Actually, yes. I was the captain of the Blue Man bowling team and we had a midnight league so we would bowl against Cirque du Soleil performers and people from Mama Mia and Avenue Q. It was crazy.
That may be the coolest thing I've ever heard of, the Vegas Entertainers Midnight Bowling League.
It was pretty awesome. You have all these interesting, talented people who are all like "How did I end up in Vegas?" Nobody knows anybody there so you end up getting close to people like that.
You left the Las Vegas show for the glow of Hollywood, right?
I was there for 5 years and I left on good terms. I just wanted to try something else, so I moved to LA for a couple years. I pretty much chose the worst time because right as I got there the writers' strike started and the economy tanked so it was pretty much the hardest time to break in. The opportunity to join the touring show came up and I love to travel, especially to be paid to travel, and I was ready to leave LA so it was a no brainer.
Wait, you mean you showed up in Los Angeles and your time as an anonymous blue drumming monster didn't make you an instant success?
Surprisingly, no. It's a really tough business.
So what were the other skills you needed to get hired with Blue Man Group? You've got an acting background but you've also got a musical background and a lumberjacking background. Which of those skills landed this job?
It's such a weird thing that we get all types of people. We have hard core drumline drummers or rock drummers who have no acting experience and we have actors with no drum experience, and clowns and dancers. I drummed in high school and after school I was doing some musical theater, some light opera. Sometimes the acting background even gets in the way because the show is so different. You've got this framework that you layer over your own character so you need to be a Blue Man, not play a Blue Man. Obviously there are certain rules to a Blue Man, he doesn't talk, he doesn't swing his arms, other than that it's up to your interpretation.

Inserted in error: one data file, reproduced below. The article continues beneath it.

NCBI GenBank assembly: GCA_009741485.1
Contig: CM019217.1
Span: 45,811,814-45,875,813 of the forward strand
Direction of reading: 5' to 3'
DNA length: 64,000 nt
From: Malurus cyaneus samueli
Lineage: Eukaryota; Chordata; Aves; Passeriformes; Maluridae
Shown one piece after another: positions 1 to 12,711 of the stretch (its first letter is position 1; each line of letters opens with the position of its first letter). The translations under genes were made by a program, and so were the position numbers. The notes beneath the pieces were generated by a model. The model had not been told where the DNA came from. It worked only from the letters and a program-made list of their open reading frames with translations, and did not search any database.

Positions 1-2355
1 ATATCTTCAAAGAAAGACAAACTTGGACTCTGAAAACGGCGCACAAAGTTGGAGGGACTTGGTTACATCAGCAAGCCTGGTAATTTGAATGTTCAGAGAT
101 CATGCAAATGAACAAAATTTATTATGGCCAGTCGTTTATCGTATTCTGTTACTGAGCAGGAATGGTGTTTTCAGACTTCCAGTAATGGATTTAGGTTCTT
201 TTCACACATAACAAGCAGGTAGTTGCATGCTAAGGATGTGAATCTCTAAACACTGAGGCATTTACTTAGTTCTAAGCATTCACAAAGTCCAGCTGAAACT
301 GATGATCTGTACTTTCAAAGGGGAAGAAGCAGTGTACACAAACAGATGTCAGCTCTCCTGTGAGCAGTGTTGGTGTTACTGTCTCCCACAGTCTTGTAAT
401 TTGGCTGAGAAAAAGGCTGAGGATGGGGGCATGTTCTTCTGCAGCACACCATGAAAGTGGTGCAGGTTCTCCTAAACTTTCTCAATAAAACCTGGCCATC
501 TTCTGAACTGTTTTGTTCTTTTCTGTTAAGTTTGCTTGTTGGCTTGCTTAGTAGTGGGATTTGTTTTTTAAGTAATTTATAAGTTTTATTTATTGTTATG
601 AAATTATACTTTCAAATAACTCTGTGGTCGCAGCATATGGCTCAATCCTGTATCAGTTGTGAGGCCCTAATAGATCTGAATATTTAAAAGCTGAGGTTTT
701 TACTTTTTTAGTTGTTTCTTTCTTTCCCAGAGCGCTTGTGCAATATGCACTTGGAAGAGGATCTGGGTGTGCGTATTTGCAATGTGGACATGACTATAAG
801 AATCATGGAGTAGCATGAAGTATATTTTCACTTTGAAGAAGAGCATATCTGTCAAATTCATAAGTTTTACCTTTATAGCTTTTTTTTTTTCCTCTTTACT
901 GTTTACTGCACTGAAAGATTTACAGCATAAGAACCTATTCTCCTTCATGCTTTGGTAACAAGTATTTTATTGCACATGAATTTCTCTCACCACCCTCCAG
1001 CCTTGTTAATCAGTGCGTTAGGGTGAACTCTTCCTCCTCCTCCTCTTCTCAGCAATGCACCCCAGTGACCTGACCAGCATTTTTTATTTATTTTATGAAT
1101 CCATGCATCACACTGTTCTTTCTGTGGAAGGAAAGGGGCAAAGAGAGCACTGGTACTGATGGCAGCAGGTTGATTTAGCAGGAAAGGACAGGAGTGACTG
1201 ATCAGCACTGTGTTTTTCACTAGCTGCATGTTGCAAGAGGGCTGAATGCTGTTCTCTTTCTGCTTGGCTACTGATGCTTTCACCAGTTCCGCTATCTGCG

Whoa, don't skimp on that! What are the other rules of what you can't do in make-up, besides talking and swinging his arms?
The Blue Man has no ego, so he's just very innocent and curious. In the training process we go to the dog park and watch dogs interact with each other. Very curious: What's that, what's new, what's next? And just let that affect your personality.
What else did the training involve? Because so far it sounds pretty easy, just watching a bunch of puppies.
On Twitter this morning, local actor Harold Phillips linked to an article that sharply criticizes the ability of contemporary theater to attract young and diverse audiences. The article critiques‚ rightly, the idea that arts education is somehow the answer to getting young people to care about theater; it isn't. Making theater they care about is the answer.
The writer—playwright Mike Lew—saves some criticism for the pandering efforts that big theaters do make to bring in the kids, calling out Tweetups and free beer nights for the essentially pandering window dressing that they are.
Attempts by major arts organizations to harness the power of social media have been mostly embarrassing; I've unfollowed a lot of people during "tweet nights" at various arts institutions, and I can't imagine I'm alone in that. Here's a social media tip: Just because your hashtag is trending doesn't mean it's working.
(One exception: I always enjoyed seeing sketches from the opera's Comics Night at the Opera, where artists were invited to sketch during a dress rehearsal. Here's another social media tip: Recruit people who can add actual value to what you're producing. Contextless nattering on Twitter doesn't count.)